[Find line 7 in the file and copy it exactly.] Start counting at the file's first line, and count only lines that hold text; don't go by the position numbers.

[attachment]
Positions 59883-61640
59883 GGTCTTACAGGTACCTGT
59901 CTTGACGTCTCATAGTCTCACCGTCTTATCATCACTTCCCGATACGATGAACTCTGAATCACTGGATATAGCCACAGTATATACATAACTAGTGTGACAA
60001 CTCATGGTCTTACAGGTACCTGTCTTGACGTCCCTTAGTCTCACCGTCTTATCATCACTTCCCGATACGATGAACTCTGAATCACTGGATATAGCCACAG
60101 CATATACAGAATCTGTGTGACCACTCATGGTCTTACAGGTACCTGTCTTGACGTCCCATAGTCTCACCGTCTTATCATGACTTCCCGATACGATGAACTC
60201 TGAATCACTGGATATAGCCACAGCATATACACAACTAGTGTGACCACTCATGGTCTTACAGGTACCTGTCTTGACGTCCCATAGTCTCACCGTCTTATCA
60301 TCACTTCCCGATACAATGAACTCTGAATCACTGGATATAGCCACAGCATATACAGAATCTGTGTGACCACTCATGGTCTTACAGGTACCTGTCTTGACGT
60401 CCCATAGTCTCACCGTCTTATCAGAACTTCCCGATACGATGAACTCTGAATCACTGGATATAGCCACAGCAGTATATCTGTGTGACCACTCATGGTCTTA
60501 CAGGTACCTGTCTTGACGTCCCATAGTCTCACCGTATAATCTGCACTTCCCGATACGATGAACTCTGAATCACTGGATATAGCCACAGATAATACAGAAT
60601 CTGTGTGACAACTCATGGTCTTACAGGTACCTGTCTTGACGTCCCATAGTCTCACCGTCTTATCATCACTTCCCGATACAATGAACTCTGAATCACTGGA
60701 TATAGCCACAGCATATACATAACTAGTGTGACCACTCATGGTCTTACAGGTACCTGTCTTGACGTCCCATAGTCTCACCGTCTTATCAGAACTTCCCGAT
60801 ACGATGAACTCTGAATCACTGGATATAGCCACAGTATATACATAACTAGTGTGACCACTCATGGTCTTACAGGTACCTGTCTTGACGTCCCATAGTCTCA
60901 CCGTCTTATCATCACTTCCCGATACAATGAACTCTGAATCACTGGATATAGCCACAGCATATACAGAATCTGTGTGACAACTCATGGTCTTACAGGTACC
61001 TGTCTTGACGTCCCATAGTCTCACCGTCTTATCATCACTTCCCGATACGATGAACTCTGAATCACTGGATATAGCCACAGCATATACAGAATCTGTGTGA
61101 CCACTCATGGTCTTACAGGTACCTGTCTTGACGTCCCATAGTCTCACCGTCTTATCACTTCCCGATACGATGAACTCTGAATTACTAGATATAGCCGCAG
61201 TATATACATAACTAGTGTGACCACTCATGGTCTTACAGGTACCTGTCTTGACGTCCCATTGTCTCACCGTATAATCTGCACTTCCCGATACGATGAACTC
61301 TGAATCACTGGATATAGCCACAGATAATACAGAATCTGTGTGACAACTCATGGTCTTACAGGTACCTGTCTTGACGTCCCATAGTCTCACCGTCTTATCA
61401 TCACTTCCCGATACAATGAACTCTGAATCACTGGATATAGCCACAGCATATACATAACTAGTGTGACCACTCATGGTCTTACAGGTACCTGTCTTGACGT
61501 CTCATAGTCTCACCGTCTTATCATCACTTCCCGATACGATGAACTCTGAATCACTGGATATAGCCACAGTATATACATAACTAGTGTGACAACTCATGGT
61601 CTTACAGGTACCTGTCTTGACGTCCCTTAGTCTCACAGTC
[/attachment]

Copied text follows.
60301 TCACTTCCCGATACAATGAACTCTGAATCACTGGATATAGCCACAGCATATACAGAATCTGTGTGACCACTCATGGTCTTACAGGTACCTGTCTTGACGT